£50.00 | $90.95
1 September 2001
Anthropology, Development, Africa
Working on the Margins
Black Workers, White Farmers in Postcolonial Zimbabwe
Working on the Margins explores the outer margins of postcolonial culture, state and economy, where the legacy of white settler modernity still dominates the everyday lives of a largely neglected population. For the first time, the more than two million people who live and work on predominantly white-owned commercial farms in Zimbabwe - almost a fifth of the national population - are the main subjects of an ethnographic analysis, tracing their lives from the colonial past to the postcolonial present. Without demonizing white farmers or romanticizing farm workers, the fieldwork-rich analysis focuses on the flue-cured tobacco farms which produce Zimbabwe's number one export.
Through the lens of a critical anthropology, internationally significant and nationally volatile topics such as the land question in Zimbabwe, rural development, and labour exploitation are insightfully re-thought through a nuanced cultural analysis of the socially differentiated lives of black men and women farm workers, their families, and their bosses, white Zimbabwean farmers in Hurungwe district, in north, northwestern Zimbabwe. The theoretical approach builds centrally on Foucault's concept of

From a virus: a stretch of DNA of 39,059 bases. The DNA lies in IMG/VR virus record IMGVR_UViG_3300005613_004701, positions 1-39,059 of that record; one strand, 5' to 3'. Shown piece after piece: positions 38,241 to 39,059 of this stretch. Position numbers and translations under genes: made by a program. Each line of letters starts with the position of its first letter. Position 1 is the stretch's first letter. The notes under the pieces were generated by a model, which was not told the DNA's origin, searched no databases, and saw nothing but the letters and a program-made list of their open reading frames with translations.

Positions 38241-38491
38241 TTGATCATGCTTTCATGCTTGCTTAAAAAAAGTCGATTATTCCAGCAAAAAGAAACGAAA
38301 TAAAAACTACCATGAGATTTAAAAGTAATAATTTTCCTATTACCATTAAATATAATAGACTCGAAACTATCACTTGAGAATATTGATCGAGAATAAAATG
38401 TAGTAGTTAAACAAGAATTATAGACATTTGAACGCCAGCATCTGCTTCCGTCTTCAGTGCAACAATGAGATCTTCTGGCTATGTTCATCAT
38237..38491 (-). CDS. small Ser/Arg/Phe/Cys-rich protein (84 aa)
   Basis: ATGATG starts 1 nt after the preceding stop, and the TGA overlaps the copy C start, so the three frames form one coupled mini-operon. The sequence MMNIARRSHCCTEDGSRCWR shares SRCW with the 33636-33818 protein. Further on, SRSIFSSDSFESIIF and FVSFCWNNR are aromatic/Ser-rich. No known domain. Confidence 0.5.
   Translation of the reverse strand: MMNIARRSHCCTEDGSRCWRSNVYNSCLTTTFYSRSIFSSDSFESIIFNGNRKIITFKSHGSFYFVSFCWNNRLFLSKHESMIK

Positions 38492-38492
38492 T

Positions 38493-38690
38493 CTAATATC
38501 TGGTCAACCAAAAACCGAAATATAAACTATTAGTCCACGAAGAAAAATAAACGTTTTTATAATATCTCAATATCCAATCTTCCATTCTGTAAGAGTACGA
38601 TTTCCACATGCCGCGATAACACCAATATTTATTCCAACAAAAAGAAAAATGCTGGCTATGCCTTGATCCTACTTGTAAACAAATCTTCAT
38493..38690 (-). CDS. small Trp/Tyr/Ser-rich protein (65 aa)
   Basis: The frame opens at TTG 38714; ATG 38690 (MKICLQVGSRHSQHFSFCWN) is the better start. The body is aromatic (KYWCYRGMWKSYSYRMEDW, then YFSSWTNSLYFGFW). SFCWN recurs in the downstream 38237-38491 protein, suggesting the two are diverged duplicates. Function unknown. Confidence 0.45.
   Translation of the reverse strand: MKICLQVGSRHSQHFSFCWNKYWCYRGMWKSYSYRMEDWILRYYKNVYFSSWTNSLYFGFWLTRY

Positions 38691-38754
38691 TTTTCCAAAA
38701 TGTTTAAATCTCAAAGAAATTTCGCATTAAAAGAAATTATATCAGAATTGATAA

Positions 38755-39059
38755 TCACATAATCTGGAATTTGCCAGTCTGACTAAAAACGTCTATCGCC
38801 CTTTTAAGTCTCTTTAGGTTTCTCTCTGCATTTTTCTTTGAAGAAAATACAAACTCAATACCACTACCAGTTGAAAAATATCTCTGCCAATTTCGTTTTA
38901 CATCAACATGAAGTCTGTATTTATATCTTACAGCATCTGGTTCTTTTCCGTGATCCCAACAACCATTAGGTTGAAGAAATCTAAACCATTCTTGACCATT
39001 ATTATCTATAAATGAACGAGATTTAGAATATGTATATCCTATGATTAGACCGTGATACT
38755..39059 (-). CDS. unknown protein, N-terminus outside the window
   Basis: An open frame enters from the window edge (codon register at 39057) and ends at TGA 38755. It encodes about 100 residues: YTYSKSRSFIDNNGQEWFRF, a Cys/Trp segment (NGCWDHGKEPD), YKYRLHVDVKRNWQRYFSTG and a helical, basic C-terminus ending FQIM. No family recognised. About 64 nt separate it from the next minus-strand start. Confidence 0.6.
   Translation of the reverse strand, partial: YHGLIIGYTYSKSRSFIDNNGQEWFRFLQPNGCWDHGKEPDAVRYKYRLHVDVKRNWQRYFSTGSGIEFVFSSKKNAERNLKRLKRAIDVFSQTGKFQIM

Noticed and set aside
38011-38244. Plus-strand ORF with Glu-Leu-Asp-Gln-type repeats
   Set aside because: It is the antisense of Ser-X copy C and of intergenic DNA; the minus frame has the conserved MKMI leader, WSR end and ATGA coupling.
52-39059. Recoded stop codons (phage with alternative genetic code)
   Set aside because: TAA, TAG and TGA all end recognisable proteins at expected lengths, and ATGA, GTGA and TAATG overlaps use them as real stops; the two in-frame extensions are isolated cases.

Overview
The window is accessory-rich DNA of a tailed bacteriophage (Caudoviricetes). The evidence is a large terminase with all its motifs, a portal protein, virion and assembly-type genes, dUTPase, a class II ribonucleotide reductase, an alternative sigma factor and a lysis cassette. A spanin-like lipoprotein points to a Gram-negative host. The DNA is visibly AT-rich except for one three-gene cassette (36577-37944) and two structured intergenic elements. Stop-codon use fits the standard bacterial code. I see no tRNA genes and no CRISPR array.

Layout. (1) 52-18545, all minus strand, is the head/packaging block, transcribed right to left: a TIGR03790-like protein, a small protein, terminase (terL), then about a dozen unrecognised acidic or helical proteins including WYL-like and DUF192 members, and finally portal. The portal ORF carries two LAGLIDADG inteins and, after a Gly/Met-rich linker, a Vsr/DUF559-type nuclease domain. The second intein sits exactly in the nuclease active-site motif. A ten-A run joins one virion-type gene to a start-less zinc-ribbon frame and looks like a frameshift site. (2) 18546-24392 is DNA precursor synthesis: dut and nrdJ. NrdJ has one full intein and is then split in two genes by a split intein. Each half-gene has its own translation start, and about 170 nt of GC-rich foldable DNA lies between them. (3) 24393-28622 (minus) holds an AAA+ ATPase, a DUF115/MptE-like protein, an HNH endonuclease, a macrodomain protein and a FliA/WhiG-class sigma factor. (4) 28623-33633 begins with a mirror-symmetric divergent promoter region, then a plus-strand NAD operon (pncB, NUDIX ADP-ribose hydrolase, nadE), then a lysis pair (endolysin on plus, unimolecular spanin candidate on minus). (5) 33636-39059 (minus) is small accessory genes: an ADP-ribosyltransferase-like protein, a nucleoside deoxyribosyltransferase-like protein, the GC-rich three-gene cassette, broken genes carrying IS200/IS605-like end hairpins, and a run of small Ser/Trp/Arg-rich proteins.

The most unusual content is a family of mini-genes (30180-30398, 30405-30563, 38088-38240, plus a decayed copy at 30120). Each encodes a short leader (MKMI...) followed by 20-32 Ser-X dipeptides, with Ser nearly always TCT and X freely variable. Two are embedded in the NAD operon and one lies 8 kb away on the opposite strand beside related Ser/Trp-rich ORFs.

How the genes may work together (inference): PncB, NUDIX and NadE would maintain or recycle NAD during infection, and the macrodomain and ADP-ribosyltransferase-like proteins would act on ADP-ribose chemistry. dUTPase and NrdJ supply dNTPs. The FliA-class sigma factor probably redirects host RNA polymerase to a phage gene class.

'Rutherford's book is an excellent analysis of the complex political relations that have been faced by farm workers. It is a theoretically sophisticated and nuanced study of the problem, which stands almost alone in this area of study. The book is essential reading for an understanding of the politics of land in Zimbabwe.' - Brian Raftopoulos, University of Zimbabwe, in Journal of African History
'For Zimbabwe, Blair Rutherford's Working on the Margins is arguably the most important - and most courageous - book published in the last ten years. Rutherford takes as his subjects the workers on white owned commercial farms. Neither scholars nor policy-makers have devoted very much attention to this category of people...A seminal publication.' - Journal of the Royal Anthropological Institute, September 2005
Table of Contents
points of struggle
About the Author:
Blair Rutherford is Assistant Professor of Anthropology at the University of Regina, Canada. He has carried out research among commercial farm workers in Zimbabwe since 1992. He is currently examining how initiatives by non-governmental organizations and trade unions directed towards farm workers are interacting with the varied power relations, social practices, and social projects on commercial farms. He has written and co-written a number of articles in academic journals (such as Journal of Southern African Studies, Critique of Anthropology, American Ethnologist, and Review of African Political Economy) and magazines (including Southern Africa Report and Cultural Survival Quarterly). His research interests include political processes, the anthropology of international development, witchcraft, social identities, and
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